Bathroom – The bathroom was one of the areas in the house that I found to be the most difficult to deal with, with the obvious obstacle being the shower. Make sure you have your shower set up so you don’t have to hop and balance on one leg. Have a grab bar installed, get a shower bench to sit on, install a hook outside the shower that is reachable from the shower bench to keep your towel and have a non-slip bath mat outside the shower. Within no time, with these items in place you will be able to shower independently.

showershower bench 2My shower routine: I use my crutches to get to the shower. I then turn using my crutches so my back is to the shower and remove my bathrobe. I then place my crutches so I will have easy access to them when shower is completed. Next I reach back and take hold of the grab bar in shower. I then carefully sit on the shower bench. When the shower is finished I reach out, grab my towel and dry off before standing. I then pull myself up using the grab bar, seize my crutches, throw on my robe and go.

I also recommend that you have a grab bar placed on the wall next to the toilet to aid you in sitting and rising.

Remove any rugs or mats from the floor that don’t have a rubber non-slip backing. Also, remove loose rugs or mats from areas where they are not needed, otherwise they will be tripping hazards. The only mat that should be in your bathroom is a non-slip mat in front of the shower.

Be prepared; the bathroom was the one area I got the most upset in. It’s very degrading when a necessary natural human function becomes so difficult. Some of the simplest things you never gave thought to will become obstacles that can bring you to tears.
My house was already set up for ultimate independence for a crutch-dependent person.

“For me the #1 thing that has made living with a leg amputation better is my willingness and ability to use crutches. I know to most people, crutches are viewed as torture devices, but with some work and determination they can become an invaluable walking tool.”

crutches under the light backgroundCrutches – If you are not experienced with using a pair of crutches, get a pair and learn to use them. Your ability to use a pair of crutches will make your recovery so much easier. (Crutch haters hear me out, please!) Not only will they provide the most efficient way to ambulate, but they will also aid in your overall health. Plain and simple, sitting 24/7 is just not healthy. The crutches allow you to stand and be vertical. You will have better blood flow, you will have less stump pain and you will be more physically fit when it comes time to learn to use the prosthesis. The best way I found to relieve my phantom pain was to grab my crutches and go for a walk.

Another thing that your ability to ambulate on crutches will help with is the Functional Levels Evaluation. This is an evaluation that you may have to go through at some point to determine the level of prosthetic leg you will receive. Often the insurance companies require this evaluation to decide what level of leg they will pay for. If you have spent the past six weeks sitting in a wheelchair your overall physical ability is going to have decreased, making it difficult to perform the tasks necessary to pass the evaluation i.e. if they feel you are willing to sit in a wheelchair they might only pay for a basic functioning leg.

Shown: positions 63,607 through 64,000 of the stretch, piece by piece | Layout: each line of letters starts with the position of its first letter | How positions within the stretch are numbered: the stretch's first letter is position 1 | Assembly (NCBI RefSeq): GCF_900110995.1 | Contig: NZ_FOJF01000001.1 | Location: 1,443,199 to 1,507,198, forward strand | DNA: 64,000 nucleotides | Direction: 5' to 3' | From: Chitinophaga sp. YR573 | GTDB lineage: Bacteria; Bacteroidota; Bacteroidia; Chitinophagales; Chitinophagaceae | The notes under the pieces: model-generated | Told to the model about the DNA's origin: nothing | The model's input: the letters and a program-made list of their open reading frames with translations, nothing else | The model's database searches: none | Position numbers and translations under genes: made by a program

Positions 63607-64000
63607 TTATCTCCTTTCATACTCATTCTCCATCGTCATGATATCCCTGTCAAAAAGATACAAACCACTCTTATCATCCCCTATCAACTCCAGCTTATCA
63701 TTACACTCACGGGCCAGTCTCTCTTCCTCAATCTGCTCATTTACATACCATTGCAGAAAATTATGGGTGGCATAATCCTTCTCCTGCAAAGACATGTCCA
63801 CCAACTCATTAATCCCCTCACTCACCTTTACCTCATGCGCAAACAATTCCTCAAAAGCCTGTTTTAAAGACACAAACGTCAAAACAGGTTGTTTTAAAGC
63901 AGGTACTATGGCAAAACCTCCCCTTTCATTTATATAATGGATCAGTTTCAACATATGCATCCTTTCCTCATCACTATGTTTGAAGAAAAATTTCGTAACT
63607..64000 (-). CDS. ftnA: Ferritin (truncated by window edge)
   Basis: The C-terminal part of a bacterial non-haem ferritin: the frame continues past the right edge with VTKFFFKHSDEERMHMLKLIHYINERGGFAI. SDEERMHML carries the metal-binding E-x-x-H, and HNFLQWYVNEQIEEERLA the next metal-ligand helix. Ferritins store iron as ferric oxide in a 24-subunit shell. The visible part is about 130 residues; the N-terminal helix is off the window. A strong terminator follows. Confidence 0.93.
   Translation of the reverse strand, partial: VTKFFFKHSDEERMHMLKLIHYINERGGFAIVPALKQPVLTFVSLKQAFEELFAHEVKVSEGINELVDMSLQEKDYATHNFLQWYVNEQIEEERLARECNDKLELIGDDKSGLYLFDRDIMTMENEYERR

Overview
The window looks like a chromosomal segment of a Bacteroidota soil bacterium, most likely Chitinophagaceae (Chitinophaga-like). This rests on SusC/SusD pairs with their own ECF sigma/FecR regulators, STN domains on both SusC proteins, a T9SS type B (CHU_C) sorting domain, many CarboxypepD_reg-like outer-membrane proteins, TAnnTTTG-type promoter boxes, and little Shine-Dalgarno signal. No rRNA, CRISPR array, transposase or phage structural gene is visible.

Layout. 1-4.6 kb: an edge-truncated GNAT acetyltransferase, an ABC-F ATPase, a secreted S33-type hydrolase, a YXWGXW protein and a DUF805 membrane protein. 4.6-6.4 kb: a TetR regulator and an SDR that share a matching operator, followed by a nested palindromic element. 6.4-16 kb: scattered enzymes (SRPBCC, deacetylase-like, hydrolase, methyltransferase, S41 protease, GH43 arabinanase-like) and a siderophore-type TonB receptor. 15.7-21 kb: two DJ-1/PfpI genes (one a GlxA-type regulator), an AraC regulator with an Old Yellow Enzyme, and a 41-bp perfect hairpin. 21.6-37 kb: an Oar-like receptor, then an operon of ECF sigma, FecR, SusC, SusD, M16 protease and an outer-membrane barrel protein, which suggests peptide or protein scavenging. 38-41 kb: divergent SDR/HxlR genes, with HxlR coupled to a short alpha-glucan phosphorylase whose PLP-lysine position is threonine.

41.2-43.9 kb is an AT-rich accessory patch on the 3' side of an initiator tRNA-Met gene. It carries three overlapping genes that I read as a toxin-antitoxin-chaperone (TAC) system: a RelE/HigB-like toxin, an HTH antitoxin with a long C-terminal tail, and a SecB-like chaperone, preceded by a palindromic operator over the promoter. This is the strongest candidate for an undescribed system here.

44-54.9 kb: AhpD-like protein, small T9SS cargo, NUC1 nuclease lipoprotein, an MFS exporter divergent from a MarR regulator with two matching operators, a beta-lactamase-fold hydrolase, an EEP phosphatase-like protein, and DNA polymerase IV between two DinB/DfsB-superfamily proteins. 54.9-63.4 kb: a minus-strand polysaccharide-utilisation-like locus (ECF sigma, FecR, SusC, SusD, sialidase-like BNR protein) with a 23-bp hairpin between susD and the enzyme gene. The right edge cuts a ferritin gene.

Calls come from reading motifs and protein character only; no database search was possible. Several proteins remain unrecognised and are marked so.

I cannot stress enough how much the ability to use a pair of crutches can improve your life following a leg amputation. If you do not have any physical or health problems that would prevent you from learning to use crutches, get a pair and put the work in to becoming efficient on them. The payoff will be huge. My crutches are tools that have greatly improved the quality of my life.

* I do understand that there are physical health conditions that make it impossible to use crutches.

Click here to visit my review of crutches and for tips on becoming comfortable on your crutches.

The following is from an article from the Amputee Coalitions inMotion newsletter.

“Everyone who has been confronted with a lower-extremity amputation has had to make decisions regarding mobility options. Many amputees opt for a prosthesis as their primary mode, wearing it (or them) full-time. Some prefer wearing their prosthesis part-time or for specific activities. In either scenario, the “must-have” equipment, the most important aid that a single-leg amputee could ever invest in, is a pair of appropriate crutches.
“Crutches are an absolute necessity, especially for a single-leg amputee because they provide the most efficient means of transportation.” Madeleine Anderson

Click here to take a look at my crutch tricks and tips page for ideas on making your home crutch-friendly.

The Surgery

Sleep will be minimal the night before surgery and the walk into pre-surgery will be a difficult one. If you can still walk on two feet it will be your last two-footed walk.

The following links will give you explanations of the surgery steps involve in amputation.
Ask your surgeon about the method he will use.

Below-knee amputation surgical outline:

Above-knee amputation surgical outline:

Partial-foot amputation surgical outline:

Link to video of a below-knee amputation being performed: 

My description of my amputation procedure: